“I think the big key for the end of the year, once we made the playoffs, actually was the playoffs themselves,” explained Davis. “That series with ReMax when we got 10-runned in the first game. All of a sudden, I don’t know what, but something happened. It seemed like the lights went on. We 10-runned them in the second game and then Brian Hostler pitched the game of his life in the third game, to take us into the finals. It just seemed like those two games and the next three, our guys played with all the confidence in the world. If only they had played that way all year, we would have been the number one seed.”
With both Kelley and Hostler unavailable for more than a few innings at best, Davis went with a pair of 16-year old rookies as his starters in the first two games of the best-of-five finals. Coming of age at just the time when they were needed, first Nate Gray, and then Trey Mock held the Barkman crew at bay.
In the first game, Gray made just one bad pitch in five innings on the mound, a three-run home run, leaving with Barkman Oil ahead 5-4. Not-to-be denied, Martin Oil relievers Justin Miller and Kelley held Barkman scoreless and designated hitter Cam Irvin’s single up the middle drove in the winning run in the 6-5 victory.
Mock and Martin Oil took advantage of some loose defense in the second game for a 7-4 win. Mock pitched five and 1/3 innings for the win, and Kelley picked up his second save in a row in a lights-out effort over the final one and 2/3 innings. Brian Hostler kept setting the table with three bunt singles among a 4-for-4 game at the plate, and Mock contributed a double to help the cause.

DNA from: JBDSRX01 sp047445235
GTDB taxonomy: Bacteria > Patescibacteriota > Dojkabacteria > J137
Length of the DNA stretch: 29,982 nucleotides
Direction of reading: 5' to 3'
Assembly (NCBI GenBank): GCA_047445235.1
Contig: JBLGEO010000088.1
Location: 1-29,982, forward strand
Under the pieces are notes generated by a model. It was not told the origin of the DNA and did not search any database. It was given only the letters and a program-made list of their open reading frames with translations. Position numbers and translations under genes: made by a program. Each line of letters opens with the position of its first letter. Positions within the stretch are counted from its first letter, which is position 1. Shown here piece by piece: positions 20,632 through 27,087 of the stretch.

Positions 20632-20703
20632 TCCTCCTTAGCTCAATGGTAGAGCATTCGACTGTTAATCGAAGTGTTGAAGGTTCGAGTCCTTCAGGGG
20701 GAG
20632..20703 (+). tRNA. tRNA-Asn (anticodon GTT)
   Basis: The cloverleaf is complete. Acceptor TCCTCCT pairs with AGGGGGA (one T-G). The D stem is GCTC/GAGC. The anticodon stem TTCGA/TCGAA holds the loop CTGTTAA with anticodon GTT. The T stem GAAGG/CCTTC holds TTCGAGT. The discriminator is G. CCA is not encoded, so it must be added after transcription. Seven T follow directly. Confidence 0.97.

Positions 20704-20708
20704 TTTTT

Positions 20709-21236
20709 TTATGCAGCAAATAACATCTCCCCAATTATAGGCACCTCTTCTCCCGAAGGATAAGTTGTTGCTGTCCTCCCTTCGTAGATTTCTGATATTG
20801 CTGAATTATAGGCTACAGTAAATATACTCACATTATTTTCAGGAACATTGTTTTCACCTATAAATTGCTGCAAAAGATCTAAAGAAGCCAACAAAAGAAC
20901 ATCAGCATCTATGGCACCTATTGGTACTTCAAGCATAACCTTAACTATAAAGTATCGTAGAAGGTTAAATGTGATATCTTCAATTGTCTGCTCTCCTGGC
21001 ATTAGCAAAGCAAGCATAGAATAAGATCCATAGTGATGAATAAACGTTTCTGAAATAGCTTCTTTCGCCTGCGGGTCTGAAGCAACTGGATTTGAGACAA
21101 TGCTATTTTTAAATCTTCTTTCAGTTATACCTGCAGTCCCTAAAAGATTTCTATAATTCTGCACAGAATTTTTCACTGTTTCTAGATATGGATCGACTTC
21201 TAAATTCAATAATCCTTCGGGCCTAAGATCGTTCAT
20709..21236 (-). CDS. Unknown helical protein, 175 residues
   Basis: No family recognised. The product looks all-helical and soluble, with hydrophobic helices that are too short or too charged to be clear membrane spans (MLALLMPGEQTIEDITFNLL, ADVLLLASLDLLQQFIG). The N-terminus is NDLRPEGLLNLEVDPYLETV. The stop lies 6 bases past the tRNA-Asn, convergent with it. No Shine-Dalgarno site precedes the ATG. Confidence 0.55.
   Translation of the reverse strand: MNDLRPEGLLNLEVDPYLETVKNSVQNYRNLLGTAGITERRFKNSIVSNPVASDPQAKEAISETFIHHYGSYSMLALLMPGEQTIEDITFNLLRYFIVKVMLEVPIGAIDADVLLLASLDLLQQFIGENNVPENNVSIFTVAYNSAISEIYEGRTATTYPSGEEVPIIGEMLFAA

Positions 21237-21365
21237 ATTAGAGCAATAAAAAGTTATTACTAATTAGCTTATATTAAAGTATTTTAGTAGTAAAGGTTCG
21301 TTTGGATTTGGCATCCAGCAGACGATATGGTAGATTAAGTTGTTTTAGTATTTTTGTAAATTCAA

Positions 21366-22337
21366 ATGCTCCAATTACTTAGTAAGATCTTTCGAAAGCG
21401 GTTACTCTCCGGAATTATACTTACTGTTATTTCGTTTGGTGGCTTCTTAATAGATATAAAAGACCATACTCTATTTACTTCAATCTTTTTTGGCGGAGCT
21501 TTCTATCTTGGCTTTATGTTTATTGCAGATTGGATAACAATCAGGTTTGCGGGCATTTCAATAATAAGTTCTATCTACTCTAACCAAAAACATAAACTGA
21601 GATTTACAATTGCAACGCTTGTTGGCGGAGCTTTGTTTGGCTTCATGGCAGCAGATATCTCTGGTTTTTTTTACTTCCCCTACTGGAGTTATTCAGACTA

“We were hoping to get a split in the first two games, knowing, that Kelley and Hostler weren’t ready for more than a few innings, and then have them with their proper rest for the rest of the time,” was how Davis described the situation. “When we won both, it pushed Barkman Oil to the limit.”
For game three, Davis handed the ball over to the 18-year old Hostler. After being quoted in an area paper, that his team was going to “bring out the brooms” for a championship finals sweep, Hostler backed up his mouth with his arm, striking out four without walking a batter, and limiting Barkman to one solo run over four innings, before Kelley punctuated the 11-1 five-inning Mercy-Rule win by striking out the side in the last of the fifth.